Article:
Good condition, signs of aging (wrinkles). No damage or repairs. See description and photos.
Beautiful outstanding handpainted scroll painting depicting a Carp in a Waterfall
Japan, ca. 1930
Signed and stamped by Kawabata Ryūshi 川端龍子 (1885-1966)
Kawabata Ryūshi is one of the most admired Japanese artists from the Showa Era (1926-1988). Kawabata Ryūshi was the pseudonym for Kawabata Shotarō. He was the most adventurous, varied and innovative of the second generation of Nihonga artists. He was born in Wakayama, but moved to Tokyo in 1895, and in 1904 began in earnest the study of Western-style painting (yoga) at both the Hakubakai and Taiheiyo Art Institutes. The turning point in his career came when he visited the United States in 1913 to study Western-style paintings in more depth but instead, he became so deeply impressed by the Japanese paintings in the Museum of Fine Arts, Boston (many of them collected by Ernest Fenellosa, the spiritual father of Nihonga itself) that he switched to the Nihonga genre on his return to Japan in 1914, exhibiting at the Inten in 1915. However, he soon disassociated himself from the Institute due to its ever increasing academism, and established his own Nihonga art circle, the Seiryusha in 1928, continuing to produce works of great vigour after World War II and, together with Yokoyama Taikan and Kawai Gyokudo, he came to be regarded as one of the 'Three Big Figures' in the field of Nihonga painting.
The artist's works are in the collection of the Tokyo National Modern Museum, the Adachi Museum, the Wakayama Municipal Museum, the Yamatane Museum as well as the Kawabata Ryushi Memorial Musuem in Tokyo.
Very special painting on cloth
The painting is in a good condition, some wrinkles, see images.
The scroll ends are made of wood
Measurements: (width x height)
Total size: approx. 51 x 167 cm (excl. roller ends)
Painting size: approx. 36 x 95,5 cm
Carps are associated with perseverance in adversity and strength of purpose. They symbolize good luck. Symbolic in Buddhism is to represent courage. Today the fish are considered to be symbolic of advancement materially and spiritually.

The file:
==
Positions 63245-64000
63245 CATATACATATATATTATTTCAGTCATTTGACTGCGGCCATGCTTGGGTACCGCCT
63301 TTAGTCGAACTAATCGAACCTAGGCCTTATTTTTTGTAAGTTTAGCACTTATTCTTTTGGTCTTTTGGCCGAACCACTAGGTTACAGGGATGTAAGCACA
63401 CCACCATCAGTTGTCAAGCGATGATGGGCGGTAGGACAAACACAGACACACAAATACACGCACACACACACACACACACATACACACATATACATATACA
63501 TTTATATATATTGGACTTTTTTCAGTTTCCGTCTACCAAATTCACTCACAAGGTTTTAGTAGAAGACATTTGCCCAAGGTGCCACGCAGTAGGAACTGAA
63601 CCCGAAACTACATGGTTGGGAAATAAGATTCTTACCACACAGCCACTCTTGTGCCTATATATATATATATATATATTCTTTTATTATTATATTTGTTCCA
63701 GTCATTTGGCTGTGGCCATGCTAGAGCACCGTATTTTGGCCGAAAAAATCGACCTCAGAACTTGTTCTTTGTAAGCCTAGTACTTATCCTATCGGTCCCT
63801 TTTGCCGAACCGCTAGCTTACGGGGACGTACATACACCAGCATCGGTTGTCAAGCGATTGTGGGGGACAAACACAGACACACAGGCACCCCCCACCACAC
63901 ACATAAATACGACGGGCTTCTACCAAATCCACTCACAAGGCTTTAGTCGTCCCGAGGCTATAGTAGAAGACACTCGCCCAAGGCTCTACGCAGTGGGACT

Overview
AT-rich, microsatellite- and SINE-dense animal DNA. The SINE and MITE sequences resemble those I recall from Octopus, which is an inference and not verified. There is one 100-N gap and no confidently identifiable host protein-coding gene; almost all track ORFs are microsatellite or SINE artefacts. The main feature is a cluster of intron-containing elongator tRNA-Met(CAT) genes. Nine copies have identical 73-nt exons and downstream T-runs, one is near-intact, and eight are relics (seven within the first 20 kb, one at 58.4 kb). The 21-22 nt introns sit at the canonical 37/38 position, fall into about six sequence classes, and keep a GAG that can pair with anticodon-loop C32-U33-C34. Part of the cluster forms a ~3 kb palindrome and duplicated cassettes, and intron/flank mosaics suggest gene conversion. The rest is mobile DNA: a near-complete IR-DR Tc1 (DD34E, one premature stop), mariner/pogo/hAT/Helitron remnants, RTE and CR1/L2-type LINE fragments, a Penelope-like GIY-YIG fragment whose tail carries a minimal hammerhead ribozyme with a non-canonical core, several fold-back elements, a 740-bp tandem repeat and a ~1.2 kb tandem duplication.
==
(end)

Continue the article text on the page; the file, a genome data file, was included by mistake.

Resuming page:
According to Chinese mythology, the Dragon’s Gate is located at the top of a waterfall cascading from a legendary mountain. Many carp swim upstream against the river’s strong current, but few are capable or brave enough for the final leap over the waterfall. Not a single carp out of a hundred, a thousand, or even ten thousand, can climb the falls, not even after ten or twenty years. If a carp successfully makes the jump, it is transformed into a powerful dragon. The story symbolizes the virtues of courage, effort, and perseverance, which correspond to the nearly impossible struggle of humans to attain Buddhahood.
More chronological details of the life of Kawabata Ryūshi:
1885 Japanese painter Ryūshi Kawabata was born in Wakayama Prefecture
1904 Entered the Hakubakai Kenkyujo, a group of oil painters
1907 Entered the Taiheiyougakai Kenkyujo, a group of oil painters
1913 Took a journey to America Converted to Japanese painting after returning to Japan
1915 Established the Sangokai with Hyakusui Hirafuku and others
1917 Became the Donin of the Japan Art Institute
1928 Resigned as the Donin of the Japan Art Institute
1929 Established the Seiryusha, his own Japanese painting circle
1935 Appointed to a member of the Teikokubijutsuin (now The Japan Art Academy)
1936 Resigned his membership of the Teikokubijutsuin (now The Japan Art Academy)
1959 Given the Order of Culture
1966 Ryūshi Kawabata passed away at the age of 80
The painting will be carefully packaged and shipped by registered post.
|Lid sinds:||6 december 2015|
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